Despite laws and practices ostensibly meant to prevent the entry of girls into brothel-based prostitution, research shows that the average age of entry to prostitution is during adolescence. Bonded girls bought from outside, called chukris, are amongst the most exploited of all the prostitutes. Girls and boys who grow up in the brothel environment appear to be at risk of sexual abuse from their mothers' clients, police, mastans, and older sex workers (particularly for boys). Like their mothers, the children also face significant discrimination from the wider community and are rarely permitted to integrate with other children.

Children (especially adolescent girls) may, in fact, be willing and active participants in their own trafficking because they are going with someone who has promised them a better job, marriage and/or life either inside Bangladesh or in another country. It is only at the end of the process that they will find out if they have been trafficked or not. As it is profitable, many have a vested interest in keeping 'trafficking' in existence. This is one of the key obstacles to eliminating trafficking.

In spite of the enormous challenges to combat sexual abuse and exploitation, there are a number of 'good practices' seeking to combat these violations. Among the most innovative and rights-based are those that directly involve children. For example, child drama and theatre groups and adolescent girls' and boys' groups are a participatory and integrated approach to impart awareness and knowledge to other children about their rights, including an awareness of sexual abuse and exploitation. As a group, children have demonstrated themselves capable of challenging the status quo and protecting their rights and those of their peers. The development of children as peer educators is another worthy intervention: not only do they appear to lead to the development of their communication and leadership skills, but also they are treated with respect by their peers and adults, and become more self-confident and assertive.

Other good practices include creating safe havens for children who are being and/or who are at risk of sexual abuse and exploitation; efforts to promote alternative means of livelihood for sexually exploited children; stopping the cycle of sexual exploitation for girls of sex workers, and; the provision of technical support to service providers for developing skills in psycho-social care, including counselling. In addition, efforts to improve community vigilance to prevent trafficking; working with law enforcement to improve their investigation techniques and efficiency in the quick dispensation of cases (albeit this is more recent); the use of new technology to improve coordination and collaboration among NGOs and government interventions, and; efforts to combat societal discrimination and non-acceptance of sexually abused and/or exploited children are noted as good practices.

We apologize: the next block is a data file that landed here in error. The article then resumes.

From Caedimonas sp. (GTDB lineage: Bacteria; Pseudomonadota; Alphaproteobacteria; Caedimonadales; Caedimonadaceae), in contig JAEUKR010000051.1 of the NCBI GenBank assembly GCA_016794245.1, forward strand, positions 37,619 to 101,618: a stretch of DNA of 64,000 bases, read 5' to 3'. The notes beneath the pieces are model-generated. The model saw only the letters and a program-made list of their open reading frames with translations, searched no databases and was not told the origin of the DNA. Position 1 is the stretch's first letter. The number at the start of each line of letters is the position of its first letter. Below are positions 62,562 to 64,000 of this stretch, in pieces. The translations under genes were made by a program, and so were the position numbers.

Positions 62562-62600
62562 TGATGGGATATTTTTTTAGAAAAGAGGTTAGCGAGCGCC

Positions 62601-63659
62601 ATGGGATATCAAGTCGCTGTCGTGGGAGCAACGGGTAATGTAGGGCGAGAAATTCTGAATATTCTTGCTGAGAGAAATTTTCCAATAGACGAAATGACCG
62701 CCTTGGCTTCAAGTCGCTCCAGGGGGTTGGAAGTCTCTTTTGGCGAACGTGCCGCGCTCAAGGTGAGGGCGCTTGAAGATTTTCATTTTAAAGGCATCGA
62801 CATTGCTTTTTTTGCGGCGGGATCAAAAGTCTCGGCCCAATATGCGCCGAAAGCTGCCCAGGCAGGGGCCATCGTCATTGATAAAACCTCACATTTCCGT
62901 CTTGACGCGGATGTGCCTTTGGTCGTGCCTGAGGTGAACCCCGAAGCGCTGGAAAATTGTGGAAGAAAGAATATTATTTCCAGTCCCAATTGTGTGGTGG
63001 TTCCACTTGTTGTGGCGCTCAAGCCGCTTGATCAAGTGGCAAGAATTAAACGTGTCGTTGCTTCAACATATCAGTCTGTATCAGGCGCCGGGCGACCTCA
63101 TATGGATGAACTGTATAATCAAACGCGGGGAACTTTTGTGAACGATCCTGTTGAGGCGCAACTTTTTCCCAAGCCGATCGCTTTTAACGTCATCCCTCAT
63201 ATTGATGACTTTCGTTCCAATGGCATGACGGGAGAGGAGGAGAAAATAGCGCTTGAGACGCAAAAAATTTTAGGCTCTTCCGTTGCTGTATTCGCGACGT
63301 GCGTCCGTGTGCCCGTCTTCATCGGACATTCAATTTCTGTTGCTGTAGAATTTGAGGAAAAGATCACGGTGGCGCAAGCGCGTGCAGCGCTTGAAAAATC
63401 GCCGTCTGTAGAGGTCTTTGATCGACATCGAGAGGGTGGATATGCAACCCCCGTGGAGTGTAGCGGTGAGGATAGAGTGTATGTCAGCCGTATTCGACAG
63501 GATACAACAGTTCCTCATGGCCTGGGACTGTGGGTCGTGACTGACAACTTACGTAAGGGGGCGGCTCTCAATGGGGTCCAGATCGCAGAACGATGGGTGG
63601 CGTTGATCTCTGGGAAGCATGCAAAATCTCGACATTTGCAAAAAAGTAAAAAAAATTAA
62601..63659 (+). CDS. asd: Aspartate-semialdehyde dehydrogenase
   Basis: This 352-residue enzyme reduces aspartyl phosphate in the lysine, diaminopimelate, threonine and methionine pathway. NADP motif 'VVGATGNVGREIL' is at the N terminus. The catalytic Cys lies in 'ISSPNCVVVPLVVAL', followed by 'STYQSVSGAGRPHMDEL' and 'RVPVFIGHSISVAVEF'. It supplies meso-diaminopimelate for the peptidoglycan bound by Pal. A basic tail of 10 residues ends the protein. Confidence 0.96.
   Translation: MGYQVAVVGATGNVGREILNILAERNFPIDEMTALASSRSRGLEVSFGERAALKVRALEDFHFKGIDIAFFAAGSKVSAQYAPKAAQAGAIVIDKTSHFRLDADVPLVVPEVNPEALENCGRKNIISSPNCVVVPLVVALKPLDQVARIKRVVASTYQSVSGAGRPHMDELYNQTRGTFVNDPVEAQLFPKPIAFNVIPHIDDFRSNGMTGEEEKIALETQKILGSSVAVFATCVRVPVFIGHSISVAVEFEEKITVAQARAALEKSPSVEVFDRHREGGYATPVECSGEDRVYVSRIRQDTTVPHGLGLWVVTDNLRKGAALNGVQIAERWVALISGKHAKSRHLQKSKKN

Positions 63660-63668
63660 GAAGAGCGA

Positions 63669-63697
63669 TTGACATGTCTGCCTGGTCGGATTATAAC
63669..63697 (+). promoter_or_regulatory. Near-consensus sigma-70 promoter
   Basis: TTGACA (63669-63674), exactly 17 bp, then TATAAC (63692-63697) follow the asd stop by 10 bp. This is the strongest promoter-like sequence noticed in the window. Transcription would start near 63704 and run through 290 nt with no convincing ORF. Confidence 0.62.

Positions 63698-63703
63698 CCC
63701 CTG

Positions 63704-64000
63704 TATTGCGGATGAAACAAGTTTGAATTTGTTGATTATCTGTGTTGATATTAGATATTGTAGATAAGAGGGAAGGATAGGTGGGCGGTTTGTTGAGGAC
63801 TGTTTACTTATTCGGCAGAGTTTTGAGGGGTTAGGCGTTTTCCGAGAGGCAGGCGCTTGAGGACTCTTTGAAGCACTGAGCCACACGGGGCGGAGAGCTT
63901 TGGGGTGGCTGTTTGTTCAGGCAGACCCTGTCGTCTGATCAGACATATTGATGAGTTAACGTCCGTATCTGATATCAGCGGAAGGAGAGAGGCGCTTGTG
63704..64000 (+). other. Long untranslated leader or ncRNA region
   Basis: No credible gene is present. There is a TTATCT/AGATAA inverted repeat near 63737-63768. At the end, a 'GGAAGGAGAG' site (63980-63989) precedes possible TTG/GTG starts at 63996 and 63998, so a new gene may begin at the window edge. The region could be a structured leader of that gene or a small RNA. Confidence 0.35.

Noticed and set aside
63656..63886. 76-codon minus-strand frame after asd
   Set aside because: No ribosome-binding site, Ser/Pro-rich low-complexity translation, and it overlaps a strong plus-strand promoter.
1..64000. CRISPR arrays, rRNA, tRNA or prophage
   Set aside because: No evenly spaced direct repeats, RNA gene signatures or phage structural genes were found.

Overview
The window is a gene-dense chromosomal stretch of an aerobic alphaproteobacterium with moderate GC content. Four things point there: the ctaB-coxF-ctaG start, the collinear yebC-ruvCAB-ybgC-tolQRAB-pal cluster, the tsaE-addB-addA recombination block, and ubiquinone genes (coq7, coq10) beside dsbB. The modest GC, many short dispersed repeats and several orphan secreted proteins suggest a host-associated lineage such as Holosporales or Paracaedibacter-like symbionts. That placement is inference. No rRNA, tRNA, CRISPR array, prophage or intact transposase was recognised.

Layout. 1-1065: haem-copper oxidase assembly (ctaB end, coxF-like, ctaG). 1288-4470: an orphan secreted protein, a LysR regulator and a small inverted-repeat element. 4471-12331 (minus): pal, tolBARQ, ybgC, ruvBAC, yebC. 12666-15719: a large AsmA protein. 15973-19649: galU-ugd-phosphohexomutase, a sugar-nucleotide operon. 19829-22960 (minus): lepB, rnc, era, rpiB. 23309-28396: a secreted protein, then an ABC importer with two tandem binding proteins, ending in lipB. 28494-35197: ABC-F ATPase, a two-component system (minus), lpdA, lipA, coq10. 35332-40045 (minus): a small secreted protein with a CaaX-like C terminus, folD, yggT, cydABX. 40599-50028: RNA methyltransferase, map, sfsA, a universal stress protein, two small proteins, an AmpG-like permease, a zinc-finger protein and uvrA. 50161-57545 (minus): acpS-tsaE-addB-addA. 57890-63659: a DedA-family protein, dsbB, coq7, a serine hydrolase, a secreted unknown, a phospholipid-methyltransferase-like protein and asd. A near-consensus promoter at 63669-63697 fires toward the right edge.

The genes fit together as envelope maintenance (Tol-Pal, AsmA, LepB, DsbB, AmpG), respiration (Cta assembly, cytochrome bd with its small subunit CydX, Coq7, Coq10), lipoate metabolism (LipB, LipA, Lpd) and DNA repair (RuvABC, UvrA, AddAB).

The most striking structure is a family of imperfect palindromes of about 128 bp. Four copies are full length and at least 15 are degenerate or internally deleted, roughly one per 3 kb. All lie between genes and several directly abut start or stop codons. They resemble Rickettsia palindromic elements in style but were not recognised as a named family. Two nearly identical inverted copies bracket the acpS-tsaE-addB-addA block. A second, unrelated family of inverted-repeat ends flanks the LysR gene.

With regard to recovery and reintegration, regrettably, there are fewer good practices. The greatest obstacle is addressing societal ostracism and blame directed towards the child victim and, in this respect, more is known about the challenges of recovering and reintegrating girls and boys in families and communities than success stories.


In conclusion, one notes among the greatest challenges to combating sexual abuse and exploitation of children is creating greater awareness among children and their parents, service providers, and policy makers at the national level. While much research has already been done, there are critical gaps where more in-depth study and analysis is required, notably: the link between sexual abuse and exploitation, and the relationship between insecure working and living conditions, and sexual abuse and exploitation (this is particularly aimed at girls and adolescent girls working in the garment industry and domestic service), the profile of the perpetrator of child sexual abuse and exploitation, and; the vulnerability of children of ethnic and religious minorities.

Overall, most research lacks gender sensitivity and, in many cases, very little is known about the impact child sexual abuse and exploitation has on boys and its impact on girls. More focus on the construction of masculinity is also required and this should include a close examination of parenting practices, particularly those that are discriminatory and place children in a position of vulnerability or exposure to sexual abuse and exploitation.

There is a need for greater coordination and collaboration among implementing organisations and donors. Of note, this weakness has been identified in efforts to combat trafficking, and efforts are currently underway to address this critical gap. In addition, the participatory approach to developing the National Plan of Action against Sexual Abuse and Exploitation of Children, including Trafficking, involving consultations with children and with active involvement of national and international NGOs provides grounds for optimism that future efforts to combat child sexual abuse and exploitation in Bangladesh will be addressed through a more holistic and coordinated framework.

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Report information





Child Protection - Violence and Abuse

Ministry of Women and Children Affairs